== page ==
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Re: The Last Dinosaur Book



>>From my understanding of the concept, I'm not sure that totem is the best
>analogy.  Isn't a totem a living animal, an individual exemplar of a
>spiritual power able to imbue followers with power or counsel?  In that sense
>an extinct animal is an extinct god.  Saturn was not extinct, and the
>Saturnalia represented upheaval, a contrast to the present order.  The
>dinosaur may be comparable in the sense that it represents a different world,
>distant in time rather than space, and may indicate a happy disruption, a
>palliative for someone feeling powerless.
>This is different from the other cultural use of dinosaurs, the slow and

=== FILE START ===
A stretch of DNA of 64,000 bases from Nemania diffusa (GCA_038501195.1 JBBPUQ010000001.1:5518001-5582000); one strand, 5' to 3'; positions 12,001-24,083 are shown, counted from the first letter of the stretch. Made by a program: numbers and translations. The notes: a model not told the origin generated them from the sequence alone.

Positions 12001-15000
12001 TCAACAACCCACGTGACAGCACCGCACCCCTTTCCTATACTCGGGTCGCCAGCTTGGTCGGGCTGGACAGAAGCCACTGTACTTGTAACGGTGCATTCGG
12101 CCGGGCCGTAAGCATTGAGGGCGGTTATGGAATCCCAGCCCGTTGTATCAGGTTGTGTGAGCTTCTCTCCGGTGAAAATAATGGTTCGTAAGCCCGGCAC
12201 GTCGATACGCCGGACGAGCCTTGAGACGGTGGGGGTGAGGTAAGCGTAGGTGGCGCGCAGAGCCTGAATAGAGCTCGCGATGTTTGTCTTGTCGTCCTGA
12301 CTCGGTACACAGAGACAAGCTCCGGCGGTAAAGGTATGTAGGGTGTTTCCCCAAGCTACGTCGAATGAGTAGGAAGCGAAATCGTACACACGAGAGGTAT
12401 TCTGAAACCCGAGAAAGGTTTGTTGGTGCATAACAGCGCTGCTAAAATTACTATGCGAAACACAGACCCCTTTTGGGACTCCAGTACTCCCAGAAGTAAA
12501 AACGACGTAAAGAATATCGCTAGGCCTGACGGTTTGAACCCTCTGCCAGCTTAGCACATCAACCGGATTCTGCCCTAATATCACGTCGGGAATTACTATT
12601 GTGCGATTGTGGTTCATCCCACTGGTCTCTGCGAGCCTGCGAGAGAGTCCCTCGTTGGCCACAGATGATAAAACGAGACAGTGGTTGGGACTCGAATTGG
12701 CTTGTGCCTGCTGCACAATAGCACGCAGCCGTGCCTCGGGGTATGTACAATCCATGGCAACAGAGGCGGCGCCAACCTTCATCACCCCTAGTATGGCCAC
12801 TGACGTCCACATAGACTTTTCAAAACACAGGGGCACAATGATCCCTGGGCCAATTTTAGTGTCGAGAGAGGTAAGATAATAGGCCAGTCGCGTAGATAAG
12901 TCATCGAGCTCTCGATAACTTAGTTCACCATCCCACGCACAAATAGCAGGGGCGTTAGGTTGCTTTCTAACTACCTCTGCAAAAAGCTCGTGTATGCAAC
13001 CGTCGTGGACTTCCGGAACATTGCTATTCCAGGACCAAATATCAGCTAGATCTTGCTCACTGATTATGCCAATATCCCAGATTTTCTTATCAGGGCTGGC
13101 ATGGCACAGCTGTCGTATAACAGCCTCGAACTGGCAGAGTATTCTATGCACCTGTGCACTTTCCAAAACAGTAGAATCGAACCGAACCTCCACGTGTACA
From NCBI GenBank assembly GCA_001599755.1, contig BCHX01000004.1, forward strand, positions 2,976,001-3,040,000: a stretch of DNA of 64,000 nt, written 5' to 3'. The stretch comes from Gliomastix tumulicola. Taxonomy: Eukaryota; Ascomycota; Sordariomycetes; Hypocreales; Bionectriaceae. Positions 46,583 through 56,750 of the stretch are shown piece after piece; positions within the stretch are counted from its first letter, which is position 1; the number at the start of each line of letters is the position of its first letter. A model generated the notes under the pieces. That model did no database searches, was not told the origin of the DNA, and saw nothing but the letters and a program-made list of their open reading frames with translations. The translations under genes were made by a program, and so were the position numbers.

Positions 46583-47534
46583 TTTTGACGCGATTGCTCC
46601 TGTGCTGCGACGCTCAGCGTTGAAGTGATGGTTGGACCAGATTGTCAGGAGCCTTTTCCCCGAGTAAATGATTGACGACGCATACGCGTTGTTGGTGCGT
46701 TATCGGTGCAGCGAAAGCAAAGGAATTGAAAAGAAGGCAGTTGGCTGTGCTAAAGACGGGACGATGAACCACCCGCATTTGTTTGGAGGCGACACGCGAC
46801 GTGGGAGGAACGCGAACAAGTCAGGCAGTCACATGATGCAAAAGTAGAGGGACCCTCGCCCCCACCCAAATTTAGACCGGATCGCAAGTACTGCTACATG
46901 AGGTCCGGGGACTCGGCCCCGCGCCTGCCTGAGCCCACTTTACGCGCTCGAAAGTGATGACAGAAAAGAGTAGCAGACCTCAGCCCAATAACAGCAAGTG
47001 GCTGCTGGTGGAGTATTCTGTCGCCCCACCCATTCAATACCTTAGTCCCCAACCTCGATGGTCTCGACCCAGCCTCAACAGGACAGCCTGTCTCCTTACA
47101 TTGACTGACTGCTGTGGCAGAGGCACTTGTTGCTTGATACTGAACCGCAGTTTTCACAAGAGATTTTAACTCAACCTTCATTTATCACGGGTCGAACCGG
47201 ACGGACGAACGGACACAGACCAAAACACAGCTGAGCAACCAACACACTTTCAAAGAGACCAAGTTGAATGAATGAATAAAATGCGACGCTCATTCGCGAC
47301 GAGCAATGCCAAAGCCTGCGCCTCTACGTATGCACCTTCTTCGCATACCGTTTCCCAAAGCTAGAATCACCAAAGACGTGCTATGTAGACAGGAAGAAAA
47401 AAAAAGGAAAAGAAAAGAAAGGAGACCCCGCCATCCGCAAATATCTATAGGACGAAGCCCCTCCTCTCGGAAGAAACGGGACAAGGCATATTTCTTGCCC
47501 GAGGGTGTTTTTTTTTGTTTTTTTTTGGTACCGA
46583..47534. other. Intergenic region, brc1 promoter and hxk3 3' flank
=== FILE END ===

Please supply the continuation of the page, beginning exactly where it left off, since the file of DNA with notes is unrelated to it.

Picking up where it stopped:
>obsolete creatures inevitably replaced by something better.  In fact, the
>view of dinosaurs as efficient and powerful might then be cultic, a
>supportive ingroup separated from the rest of the world.
>Comment very much appreciated.

'Dinosaur" and "Neanderthal" serve a similar function as codewords for
obsolete and outdated. You'll find dinosaurs waiting for the asteroid of
the next great technology in technical trade-magazine illustrations. Sexist
males are commonly regarded as "neanderthals". The recent controversy over
whether or not modern humans have some neanderthal ancestors has some
interesting parallels with arguments that dinosaurs were anything but
sluggish. -- Jeff Hecht